From what I have read about the bell, it is well respected and treated with honor in Marlborough. Probably with much more honor and respect than any bell in America, other than the Liberty Bell.

The bell is just a bell to me, no more and no less than that. I do not see any connection to Grandpa, or any need to return to it to Harpers Ferry.


The myth of John Brown Ringing the Bell -- while it makes for a great story and a wonderful visual; John Brown getting the weapons gathered together, and as he and his men are leaving the armory ringing the bell to alert the local slaves that the uprising has begun!  - it is not feasible.  Had John Brown succeeded in his plan, the town of Harpers Ferry would not have been aware of him and his men, yet ringing the fire alarm bell would have woken the entire town and alerted everyone in the area to the fact that something was wrong. After all his methodical planning, I do not see John Brown willing to make that much noise.  Below is an explanation as to the start of the myth, from Joan Abshire's book:

"4. The bell was going to be rung to summon the slaves
I really feel badly about this one because I think it would be so neat if it was true. But it just isn’t. I couldn’t find the least little shred of evidence that pointed to that conclusion. I think someone made it up, possibly my friend James Gleason, because his account is the first place that it appears. The fact is that the bell is never mentioned at all in any of the other accounts I read, except the book put out by the G.A.R. and the newspaper clippings that copied it. And in fact, one of the rangers at the park who went out of his way to help me, was of the same opinion. "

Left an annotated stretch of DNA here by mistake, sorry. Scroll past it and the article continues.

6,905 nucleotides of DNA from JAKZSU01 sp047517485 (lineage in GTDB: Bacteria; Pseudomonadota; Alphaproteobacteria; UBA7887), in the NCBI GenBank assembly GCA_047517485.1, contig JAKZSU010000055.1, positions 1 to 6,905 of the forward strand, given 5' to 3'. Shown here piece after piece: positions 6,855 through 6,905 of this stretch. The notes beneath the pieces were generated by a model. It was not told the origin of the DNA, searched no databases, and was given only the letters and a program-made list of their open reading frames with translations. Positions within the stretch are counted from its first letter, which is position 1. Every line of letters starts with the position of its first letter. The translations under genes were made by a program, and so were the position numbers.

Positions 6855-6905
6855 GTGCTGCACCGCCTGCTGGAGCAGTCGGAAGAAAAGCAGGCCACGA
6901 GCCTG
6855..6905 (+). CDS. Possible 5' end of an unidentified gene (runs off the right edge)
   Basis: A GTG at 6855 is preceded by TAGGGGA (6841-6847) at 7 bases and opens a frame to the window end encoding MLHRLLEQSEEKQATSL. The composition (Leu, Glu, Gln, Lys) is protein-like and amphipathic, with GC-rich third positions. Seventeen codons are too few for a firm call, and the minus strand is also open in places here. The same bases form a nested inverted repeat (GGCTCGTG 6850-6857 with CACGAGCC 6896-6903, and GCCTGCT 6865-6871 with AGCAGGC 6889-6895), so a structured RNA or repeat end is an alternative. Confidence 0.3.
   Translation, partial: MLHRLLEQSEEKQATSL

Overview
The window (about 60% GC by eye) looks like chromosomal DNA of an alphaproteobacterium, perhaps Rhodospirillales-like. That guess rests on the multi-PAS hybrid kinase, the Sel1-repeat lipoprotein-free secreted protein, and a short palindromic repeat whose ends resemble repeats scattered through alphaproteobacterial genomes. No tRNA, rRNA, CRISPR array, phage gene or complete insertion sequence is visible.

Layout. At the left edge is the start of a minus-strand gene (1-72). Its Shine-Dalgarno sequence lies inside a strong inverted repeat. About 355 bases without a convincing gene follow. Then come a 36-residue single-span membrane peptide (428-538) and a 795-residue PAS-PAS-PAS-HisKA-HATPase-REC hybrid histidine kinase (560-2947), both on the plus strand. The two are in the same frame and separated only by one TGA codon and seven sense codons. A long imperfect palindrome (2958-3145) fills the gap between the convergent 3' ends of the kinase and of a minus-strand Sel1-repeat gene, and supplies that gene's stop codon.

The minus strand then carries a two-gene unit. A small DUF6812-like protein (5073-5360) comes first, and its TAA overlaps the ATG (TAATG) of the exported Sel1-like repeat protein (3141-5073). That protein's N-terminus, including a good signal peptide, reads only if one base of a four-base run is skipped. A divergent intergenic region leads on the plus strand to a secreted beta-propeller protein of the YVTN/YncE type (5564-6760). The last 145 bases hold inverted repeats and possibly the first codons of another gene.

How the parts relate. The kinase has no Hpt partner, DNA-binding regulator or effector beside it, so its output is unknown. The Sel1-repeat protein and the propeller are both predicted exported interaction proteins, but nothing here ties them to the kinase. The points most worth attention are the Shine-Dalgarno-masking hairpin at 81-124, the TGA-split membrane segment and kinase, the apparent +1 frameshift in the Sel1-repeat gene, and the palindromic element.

Saturday, September 10, 2011

Ruth Brown reflected fondly on the memory of her father

  This article was written by Grady Atwater, administrator of the John Brown State Historic Site in Osawatomie Kansas. After the article, I have added some genealogical information about Ruth.

 Osawatomie Graphic News (link to original article)
John Brown’s daughter, Ruth, remembered her father as a loving, but sometimes stern father with whom she was very close. F.B. Sanborn quoted Ruth Brown in The Life and Letters of John Brown, published in 1891, who stated of John Brown “Whenever he and I were alone, he never failed to give me the best of advice, just as a true and anxious mother would give a daughter. He always seemed interested in my work, and would come around to look at it, when I was sewing or knitting; and when I was learning to spin he always praised me, if he saw that I was improving. He used to say: ‘Try to do whatever you do in the very best possible manner.’”  

Ruth Brown also stated that John Brown was a tender, affectionate father, and told of her baptism as a child “The first recollection I have of father was being carried through a piece of woods on Sunday, to attend a meeting held at a neighbor’s house. After we had been at the house a little while, father and mother stood up and held us, while a minister put water on our faces. After we sat down, father wiped my face with a brown silk handkerchief with yellow spots on it in diamond shape. It seemed beautiful to me, and I thought how good he was to wipe my face with that pretty handkerchief. He showed me a great deal of tenderness in that and other ways.”